He received the pass five yards from the right-hand corner of the penalty area, and pushed his left foot through the ball to drive away from two opponents. His next touch opened up his body and enabled him to fake a shot, which committed the covering centre-back.
He chopped the ball on to his right side, kept his hips facing the far post to maintain his shooting options, and moved away from two more opponents by transferring the ball back to his left foot. He saw the goalkeeper braced, with knees bent, arms extended and palms facing him, but offered no clue about his intentions.
Perfectly balanced despite the pressure of limited space and time, he pushed the ball forward with his right foot and anticipated the full-back’s intended tackle. He cut across the ball, shooting with the outside of his left boot. It arrowed inside the near post before the goalkeeper could move.
It took Gareth Bale eight touches and five seconds to score the most significant goal of his career, the first of the two he contributed to Real Madrid’s 6-1 Champions’ League win in Schalke’s Veltins Arena on Wednesday night. Marca, the Spanish sports daily that can make or break galacticos, hailed it as a “work of art, magical skill”. After six months in Spain, he had arrived.
The Welshman will be centre stage in today’s Madrid derby against Atletico, potentially the pivotal fixture of La Liga’s season. The BBC – Real’s attacking triumvirate of Bale, Karim Benzema and Cristiano Ronaldo – demands the attention of a global audience. The crowning achievement of La Decima, Real’s 10th European Cup win, is tantalisingly close.
Bale’s initial goal in Gelsen- kirchen, one of 14 since his world-record £86 million transfer from Tottenham, is worth describing in detail; not just for its beauty and impact, nor for its fusion of skill and instinct, but because it is a fantasy made flesh. Every park plodder and schoolboy schemer has dreamed of doing something similar.
It is a reminder that, in an era of relentless negativity, football retains the ability to inspire and captivate. Bale’s development in exile has barely created a ripple here, where attention has been dominated by the tragi-comedy of Manchester United’s decline, the absurd posturing of assorted foreign owners and the disturbing ambiguities of the Nicolas Anelka case.
Such relative indifference to his successful adaptation to the world’s most demanding club is strange, but revealing. There is none of David Beckham’s celebrity baggage. Bale may match Wayne Rooney’s basic weekly salary of £300,000, but there is no sense of ostentation or resentment at his good fortune. He remains extraordinarily ordinary.
There is no shortage of raw material for a football parable. Bale, remember, is the boy spotted by chance, playing in a five-a-side match for Cardiff Civil Service FC. He survived a one-match trial to become an apprentice at Southampton and persevered through a 24-match, 1,533-minute wait for his first win for Tottenham.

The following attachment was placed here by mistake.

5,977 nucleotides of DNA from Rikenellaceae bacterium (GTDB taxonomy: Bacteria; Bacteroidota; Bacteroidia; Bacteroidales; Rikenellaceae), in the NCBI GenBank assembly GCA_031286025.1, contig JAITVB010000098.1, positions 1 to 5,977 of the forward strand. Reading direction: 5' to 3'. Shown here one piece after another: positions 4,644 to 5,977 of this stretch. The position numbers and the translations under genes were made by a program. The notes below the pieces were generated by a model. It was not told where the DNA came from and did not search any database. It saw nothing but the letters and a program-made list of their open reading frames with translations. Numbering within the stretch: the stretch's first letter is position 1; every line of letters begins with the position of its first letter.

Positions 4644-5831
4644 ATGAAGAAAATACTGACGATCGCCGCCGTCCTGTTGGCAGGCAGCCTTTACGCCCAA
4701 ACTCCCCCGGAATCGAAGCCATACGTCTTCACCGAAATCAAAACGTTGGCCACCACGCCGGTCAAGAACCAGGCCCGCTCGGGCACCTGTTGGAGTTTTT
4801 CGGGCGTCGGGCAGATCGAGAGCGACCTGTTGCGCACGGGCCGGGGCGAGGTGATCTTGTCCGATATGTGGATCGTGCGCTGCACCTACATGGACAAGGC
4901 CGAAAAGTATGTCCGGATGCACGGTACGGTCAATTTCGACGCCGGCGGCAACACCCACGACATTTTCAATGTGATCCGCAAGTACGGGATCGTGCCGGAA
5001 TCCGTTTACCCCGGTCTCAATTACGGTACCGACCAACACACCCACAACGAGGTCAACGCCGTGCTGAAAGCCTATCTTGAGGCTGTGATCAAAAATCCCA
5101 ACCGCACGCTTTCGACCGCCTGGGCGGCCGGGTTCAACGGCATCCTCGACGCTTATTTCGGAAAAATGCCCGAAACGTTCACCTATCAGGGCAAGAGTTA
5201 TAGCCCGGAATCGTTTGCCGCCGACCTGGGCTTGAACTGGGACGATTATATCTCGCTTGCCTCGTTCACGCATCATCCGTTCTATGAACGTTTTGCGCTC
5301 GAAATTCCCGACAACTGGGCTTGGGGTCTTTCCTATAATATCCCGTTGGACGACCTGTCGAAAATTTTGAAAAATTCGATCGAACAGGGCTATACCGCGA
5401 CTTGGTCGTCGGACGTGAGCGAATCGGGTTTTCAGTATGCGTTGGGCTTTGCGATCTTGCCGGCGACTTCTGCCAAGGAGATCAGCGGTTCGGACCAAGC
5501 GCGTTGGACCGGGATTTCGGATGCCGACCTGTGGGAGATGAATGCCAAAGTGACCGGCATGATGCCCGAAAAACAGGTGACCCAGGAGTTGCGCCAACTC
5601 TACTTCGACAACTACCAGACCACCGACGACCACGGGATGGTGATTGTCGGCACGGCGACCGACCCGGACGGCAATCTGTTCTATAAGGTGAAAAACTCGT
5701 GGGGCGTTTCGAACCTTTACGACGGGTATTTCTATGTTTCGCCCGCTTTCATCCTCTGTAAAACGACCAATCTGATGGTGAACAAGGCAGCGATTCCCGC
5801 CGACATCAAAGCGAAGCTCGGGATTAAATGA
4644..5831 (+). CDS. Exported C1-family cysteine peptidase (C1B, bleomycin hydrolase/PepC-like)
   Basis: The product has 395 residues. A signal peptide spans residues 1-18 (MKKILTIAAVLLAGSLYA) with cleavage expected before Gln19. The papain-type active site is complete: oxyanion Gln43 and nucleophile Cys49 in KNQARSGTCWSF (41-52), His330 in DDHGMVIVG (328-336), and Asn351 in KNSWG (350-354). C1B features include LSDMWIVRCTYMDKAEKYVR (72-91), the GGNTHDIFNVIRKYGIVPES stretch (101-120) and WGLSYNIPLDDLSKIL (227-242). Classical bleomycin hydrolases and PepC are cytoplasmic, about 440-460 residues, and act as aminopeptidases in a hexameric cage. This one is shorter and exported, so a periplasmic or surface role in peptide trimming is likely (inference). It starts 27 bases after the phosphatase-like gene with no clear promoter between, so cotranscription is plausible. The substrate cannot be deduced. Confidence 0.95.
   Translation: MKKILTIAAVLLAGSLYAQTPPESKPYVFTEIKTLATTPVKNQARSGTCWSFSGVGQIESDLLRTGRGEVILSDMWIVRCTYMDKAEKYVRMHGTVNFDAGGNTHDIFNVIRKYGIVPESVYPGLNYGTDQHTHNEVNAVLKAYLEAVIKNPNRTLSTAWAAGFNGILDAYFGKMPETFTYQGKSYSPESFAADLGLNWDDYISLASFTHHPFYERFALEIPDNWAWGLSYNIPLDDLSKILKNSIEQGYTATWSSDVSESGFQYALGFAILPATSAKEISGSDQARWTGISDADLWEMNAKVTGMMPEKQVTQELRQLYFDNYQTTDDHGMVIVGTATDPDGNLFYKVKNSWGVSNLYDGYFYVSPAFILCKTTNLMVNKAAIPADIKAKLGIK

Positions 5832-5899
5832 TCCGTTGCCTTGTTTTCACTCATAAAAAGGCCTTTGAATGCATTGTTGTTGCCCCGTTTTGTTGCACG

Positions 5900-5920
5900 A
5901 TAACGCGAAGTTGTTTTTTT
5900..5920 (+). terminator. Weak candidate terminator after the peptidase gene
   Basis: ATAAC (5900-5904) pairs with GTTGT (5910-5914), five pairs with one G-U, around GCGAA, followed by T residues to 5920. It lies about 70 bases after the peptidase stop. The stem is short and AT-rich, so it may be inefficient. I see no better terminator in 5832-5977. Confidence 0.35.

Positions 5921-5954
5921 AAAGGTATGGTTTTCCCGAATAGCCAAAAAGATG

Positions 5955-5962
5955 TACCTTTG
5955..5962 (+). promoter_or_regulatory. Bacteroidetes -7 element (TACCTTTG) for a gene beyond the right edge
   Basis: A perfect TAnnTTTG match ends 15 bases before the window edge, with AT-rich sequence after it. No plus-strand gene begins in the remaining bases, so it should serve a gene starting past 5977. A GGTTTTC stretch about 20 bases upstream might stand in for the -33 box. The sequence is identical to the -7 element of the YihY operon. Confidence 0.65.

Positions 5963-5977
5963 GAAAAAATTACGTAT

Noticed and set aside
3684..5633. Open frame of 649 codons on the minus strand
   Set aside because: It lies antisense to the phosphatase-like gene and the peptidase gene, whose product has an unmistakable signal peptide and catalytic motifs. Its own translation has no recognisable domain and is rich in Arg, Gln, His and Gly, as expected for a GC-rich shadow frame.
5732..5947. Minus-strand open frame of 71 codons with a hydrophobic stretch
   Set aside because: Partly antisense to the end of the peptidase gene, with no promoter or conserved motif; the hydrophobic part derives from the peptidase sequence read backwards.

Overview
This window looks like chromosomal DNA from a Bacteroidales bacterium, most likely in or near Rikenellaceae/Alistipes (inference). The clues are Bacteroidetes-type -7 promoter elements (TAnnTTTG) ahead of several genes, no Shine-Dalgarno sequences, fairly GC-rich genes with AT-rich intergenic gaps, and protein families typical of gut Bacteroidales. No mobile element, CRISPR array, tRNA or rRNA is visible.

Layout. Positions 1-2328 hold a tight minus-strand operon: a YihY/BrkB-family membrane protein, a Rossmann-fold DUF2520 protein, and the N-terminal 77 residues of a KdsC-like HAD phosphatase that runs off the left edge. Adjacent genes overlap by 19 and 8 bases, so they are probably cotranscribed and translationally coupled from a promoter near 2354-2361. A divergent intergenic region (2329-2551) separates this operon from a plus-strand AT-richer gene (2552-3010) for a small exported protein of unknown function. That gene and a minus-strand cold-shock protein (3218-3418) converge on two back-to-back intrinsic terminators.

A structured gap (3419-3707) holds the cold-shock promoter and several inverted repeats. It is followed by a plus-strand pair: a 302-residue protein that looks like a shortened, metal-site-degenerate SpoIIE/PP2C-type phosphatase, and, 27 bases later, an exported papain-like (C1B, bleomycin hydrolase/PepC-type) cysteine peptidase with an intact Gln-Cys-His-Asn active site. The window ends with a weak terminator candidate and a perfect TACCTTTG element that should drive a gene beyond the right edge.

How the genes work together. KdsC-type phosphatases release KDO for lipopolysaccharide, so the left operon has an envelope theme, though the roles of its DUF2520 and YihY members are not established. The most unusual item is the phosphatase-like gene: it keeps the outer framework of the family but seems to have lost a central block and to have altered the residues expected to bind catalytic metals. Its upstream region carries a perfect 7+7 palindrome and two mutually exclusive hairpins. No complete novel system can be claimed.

He kicked a ball around with his father, Frank, a school caretaker who became a painter and decorator because it offered greater scope to ferry his son from Cardiff to Southampton’s satellite centre in Bath. His mother, Debbie, balances his father’s disciplinarian approach; they are as far removed as possible from the parental ogres who tend to be created by football’s star system.
Their son does not drink, has never smoked and is the antithesis of the modern tattoo-encrusted dilettante. When he wore a pair of magnetic earrings as a prank, the withering response of his father – “I swear I thought he was going to kill me” – stayed with him.
Bale has done everything right. Real are unbeaten in 27 matches, his Spanish is improving and he defers to Ronaldo’s cult of personality. His only affectation, the copyrighted love-heart goal celebration, is irritating, but he has earned our indulgence.
Concern as Trott gets back in swim
Breathless reports suggest Jonathan Trott is “raring to go” in advance of his comeback with Warwickshire next month. He has retained his international ambitions, despite England’s uncanny ability to invent new ways to lose.
Any right-minded observer would wish Trott well in his recovery from the stress-related illness which necessitated his early departure from this winter’s Ashes tour. But the nature of his affliction ensures it must not be underestimated.
Sport at the highest level is an artificial existence. Emotions are exaggerated and attention is unrelenting. The rituals of perfecting and sustaining natural talent are rigorous, and militate against the development of a balanced character.
Should those closest to Trott require a sobering perspective, they need only examine the plight of the three greatest Australian swimmers of the modern era, multiple Olympic champions who have gone into meltdown.
Ian Thorpe is undergoing treatment for depression after being discovered disorientated and distressed. Grant Hackett, found wandering shirtless and confused in a Melbourne hotel, has entered rehab in the US. Kieren Perkins, at his lowest, was so depressed he refused to get out of bed.
The black dog has sharp teeth.
Thousands of so-called football fans have signed an e-petition calling for Manchester United’s Tom Cleverley to be banned from England’s World Cup squad for “not possessing any genuine qualities”. Thousands of so-called football fans should get a life.